§15. Science and Extraordinary Phenomena

87. Science is from the nature of its procedure confined to the investigation of the ordinary course of nature. I do not mean that it cannot investigate individual objects, such as the earth. But all its explanations of such objects must be limited to the supposition that they have come about in the ordinary course of nature. A statistical result may be obtained.

88. We may find that such and such a proportion of calves have five legs. But we never can conclude with any probability that the ratio is strictly zero; and even if we knew that the proportion of men with golden thighs is exactly zero, that would be no argument at all against Pythagoras having had a golden thigh. For something might be true of one man, or any number of men, and yet might occur in the long run in a finite number of cases out of an infinite series. Now a finite number divided by infinity is exactly zero. That Pythagoras had a golden thigh is the testimony of history. It is asserted by Aristotle, of all possible authorities the highest, by both Porphyry and Jamblichus after Nicomachus, by Herodotus, by Plutarch, Diogenes Laertius, Aelian, Apollonius,2) etc. This is far stronger testimony than we have for the resurrection of Jesus. Are we then to admit as a part of the science of history that Pythagoras had a golden thigh?

89. To do so would be to make a retroductive inference. Now a retroductive conclusion is only justified by its explaining an observed fact. An explanation is a syllogism of which the major premiss, or rule, is a known law or rule of nature, or other general truth; the minor premiss, or case, is the hypothesis or retroductive conclusion, and the conclusion, or result, is the observed (or otherwise established) fact. Such an explanation, in this case, would be like this:


Every fact about Pythagoras (unless kept secret or insignificant) would be reported by his ancient biographers.

That Pythagoras had a golden thigh was a fact about Pythagoras neither secret nor insignificant.

.·. That Pythagoras had a golden thigh would be reported by all his ancient biographers.


90. But this syllogism may be condemned at once on the ground that it supposes we have statistical knowledge about such kinds of facts as are quite contrary to the usual course of nature. If the reply be made that it could make in regard to the reporting of the fact no difference whether it were a natural one or not, I rejoin, that granting that, it is not to the purpose. It only goes to show that there is no difference between natural and supernatural facts in this respect; from which the only just inference is that no such proposition can be known even in respect to natural facts. This, indeed, is the case. We cannot say that every remarkable public fact about Pythagoras would be reported, but only that every phenomenon would be told as it appeared to people in an almost primitive state of civilization. Nobody can think that the golden thigh was treated as a modern assayer would treat a gold brick. It was probably flexible and therefore its golden appearance was superficial. One of these days, we may find out something about the ancient Persians, Chorasmians, or Brahmins which may make this story significant. At present, it only illustrates the impossibility of science making any assertion about a fact out of the course of nature. Pythagoras was certainly a wonderful man. We have no right, at all, to say that supernal powers had not put a physical mark upon him as extraordinary as his personality. Science can no more deny a miracle than it can assert one.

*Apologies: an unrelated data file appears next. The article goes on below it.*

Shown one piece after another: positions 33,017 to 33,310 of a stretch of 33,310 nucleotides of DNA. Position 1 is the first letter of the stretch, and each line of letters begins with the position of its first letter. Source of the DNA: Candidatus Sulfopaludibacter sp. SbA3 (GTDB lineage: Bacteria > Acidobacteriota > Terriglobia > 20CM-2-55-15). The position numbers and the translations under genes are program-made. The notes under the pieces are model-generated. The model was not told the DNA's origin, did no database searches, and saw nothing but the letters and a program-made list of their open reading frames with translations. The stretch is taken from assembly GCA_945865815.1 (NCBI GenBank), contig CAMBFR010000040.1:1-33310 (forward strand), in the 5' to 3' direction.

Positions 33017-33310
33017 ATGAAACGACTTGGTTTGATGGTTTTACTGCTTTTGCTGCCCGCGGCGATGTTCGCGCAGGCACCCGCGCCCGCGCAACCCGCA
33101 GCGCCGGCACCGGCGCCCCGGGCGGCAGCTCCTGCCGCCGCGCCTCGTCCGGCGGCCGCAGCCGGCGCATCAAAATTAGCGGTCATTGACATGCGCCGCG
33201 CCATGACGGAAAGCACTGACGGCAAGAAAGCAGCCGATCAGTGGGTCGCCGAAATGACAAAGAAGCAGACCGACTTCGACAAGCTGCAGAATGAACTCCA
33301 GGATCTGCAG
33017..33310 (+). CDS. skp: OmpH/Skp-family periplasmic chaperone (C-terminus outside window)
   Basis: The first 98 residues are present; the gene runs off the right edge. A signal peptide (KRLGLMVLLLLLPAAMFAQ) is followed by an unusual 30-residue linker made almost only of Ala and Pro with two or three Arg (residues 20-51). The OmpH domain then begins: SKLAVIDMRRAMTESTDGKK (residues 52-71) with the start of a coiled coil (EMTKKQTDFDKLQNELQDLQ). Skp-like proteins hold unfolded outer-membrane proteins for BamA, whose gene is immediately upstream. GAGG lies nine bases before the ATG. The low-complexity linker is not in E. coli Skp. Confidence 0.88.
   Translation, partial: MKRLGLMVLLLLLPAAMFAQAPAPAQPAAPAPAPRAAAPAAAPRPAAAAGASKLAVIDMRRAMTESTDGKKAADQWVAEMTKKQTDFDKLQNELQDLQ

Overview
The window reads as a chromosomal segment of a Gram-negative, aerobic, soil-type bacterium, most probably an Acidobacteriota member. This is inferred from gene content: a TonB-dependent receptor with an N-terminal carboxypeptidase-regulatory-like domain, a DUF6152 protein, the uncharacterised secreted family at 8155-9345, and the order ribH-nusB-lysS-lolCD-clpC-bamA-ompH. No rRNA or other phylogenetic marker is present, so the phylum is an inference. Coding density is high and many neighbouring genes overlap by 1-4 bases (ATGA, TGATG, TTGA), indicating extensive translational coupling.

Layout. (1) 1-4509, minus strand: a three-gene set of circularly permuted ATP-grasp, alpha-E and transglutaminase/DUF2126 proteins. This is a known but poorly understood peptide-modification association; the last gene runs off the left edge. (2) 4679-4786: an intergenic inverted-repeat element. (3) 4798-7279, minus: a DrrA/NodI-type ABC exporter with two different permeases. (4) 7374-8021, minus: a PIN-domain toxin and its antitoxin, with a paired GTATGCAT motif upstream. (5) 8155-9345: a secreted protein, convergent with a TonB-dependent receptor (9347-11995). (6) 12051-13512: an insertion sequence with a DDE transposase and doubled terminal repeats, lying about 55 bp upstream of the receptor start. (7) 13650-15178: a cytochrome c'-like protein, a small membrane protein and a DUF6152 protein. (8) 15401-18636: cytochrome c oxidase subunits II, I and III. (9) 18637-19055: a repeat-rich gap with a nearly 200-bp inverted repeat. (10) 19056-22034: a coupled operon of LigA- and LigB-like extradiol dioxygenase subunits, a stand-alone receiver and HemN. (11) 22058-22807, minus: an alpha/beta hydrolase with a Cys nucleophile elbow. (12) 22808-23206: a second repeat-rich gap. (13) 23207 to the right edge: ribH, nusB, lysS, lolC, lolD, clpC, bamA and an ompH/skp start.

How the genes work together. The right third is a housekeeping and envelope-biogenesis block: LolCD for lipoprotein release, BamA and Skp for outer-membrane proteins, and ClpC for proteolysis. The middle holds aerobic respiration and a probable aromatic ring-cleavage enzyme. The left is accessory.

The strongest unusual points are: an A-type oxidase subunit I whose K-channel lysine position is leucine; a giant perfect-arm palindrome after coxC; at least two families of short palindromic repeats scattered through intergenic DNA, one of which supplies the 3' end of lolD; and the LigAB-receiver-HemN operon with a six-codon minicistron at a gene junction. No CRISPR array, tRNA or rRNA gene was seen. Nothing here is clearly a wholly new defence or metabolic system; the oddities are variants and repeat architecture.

91. But although science cannot infer any particular violation of the ordinary course of nature, it may very well be that it should find evidence that such violations are so frequent and usual that this fact is itself a part of the ordinary course of nature. For that reason, it is perfectly proper that science should inquire, for example, into the evidences of the fulfillment of prayers, etc. That is something open to experimental inquiry; and until such inquiry has been instituted nobody is entitled to any opinion whatever, or any bias, as to its result.

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